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Covid: Total number of cases in UK surpasses 10 million mark

·2-min read
Covid: Total number of cases in UK surpasses 10 million mark

The total number of coronavirus cases the UK has recorded since the start of the pandemic has surpassed the 10 million mark.

Official figures show a total of 10,021,497 positive Covid-19 cases have now been reported.

It comes as the UK recorded 47,240 Covid infections and 147 deaths on Thursday, according to the latest figures.

On this day last week, a total of 46,807 cases were reported and a further 199 people died within 28 days of a positive test.

In the latest 24-hour period, 24,579 people received their first COVID jab, while a further 23,439 second doses were administered.

Some 28.5 per cent of the population aged over 12 have now had the booster jab, with another 378,946 administered yesterday taking the total to 16,383,575.

As of 21 November, a further 745 people have been admitted to the hospital after a positive coronavirus test, with 5,650 hospital admissions in the last seven-day period.

It comes as experts urged mothers-to-be to get a Covid-19 vaccine on Wenesday, amid data for England showing the jabs are safe for pregnant women.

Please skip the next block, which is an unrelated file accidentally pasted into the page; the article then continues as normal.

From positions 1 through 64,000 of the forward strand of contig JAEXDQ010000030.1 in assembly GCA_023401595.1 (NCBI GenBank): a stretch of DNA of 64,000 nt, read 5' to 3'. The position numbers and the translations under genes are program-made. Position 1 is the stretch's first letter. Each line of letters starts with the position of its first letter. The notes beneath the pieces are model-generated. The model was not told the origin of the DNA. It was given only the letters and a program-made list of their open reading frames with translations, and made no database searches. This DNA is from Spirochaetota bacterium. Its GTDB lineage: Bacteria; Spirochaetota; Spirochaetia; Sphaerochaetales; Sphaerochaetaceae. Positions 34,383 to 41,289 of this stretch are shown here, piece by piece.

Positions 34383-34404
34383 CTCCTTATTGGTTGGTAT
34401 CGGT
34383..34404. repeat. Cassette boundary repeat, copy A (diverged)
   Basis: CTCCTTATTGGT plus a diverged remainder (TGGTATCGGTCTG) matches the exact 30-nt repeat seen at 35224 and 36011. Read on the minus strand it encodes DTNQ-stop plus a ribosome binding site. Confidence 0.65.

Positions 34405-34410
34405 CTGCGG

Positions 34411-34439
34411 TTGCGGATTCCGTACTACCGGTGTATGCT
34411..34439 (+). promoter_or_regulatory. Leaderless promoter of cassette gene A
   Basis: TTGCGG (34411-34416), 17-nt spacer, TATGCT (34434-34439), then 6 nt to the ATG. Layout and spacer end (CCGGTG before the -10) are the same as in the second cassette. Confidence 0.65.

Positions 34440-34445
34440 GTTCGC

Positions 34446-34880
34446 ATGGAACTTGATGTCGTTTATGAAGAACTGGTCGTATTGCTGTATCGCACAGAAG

According to data, one in five of the most critically ill Covid patients in hospital since July have been pregnant women who have not been vaccinated.

Of all pregnant women in hospital with the virus, 98 per cent are unvaccinated.

Figures published by the UK Health Security Agency (UKHSA) show women who have had a Covid vaccine are no more likely than the unvaccinated to suffer stillbirth, premature birth or have babies with low birthweight.

Experts described the findings as reassuring, with Dr Mary Ramsay, head of immunisation at the UKHSA, saying: “Every pregnant woman who has not yet been vaccinated should feel confident to go and get the jab.”

The call was backed by the Royal College of Midwives (RCM), which said women should not risk contracting Covid-19, which can have “serious consequences for both mother and baby”, particularly in the late stages of pregnancy.

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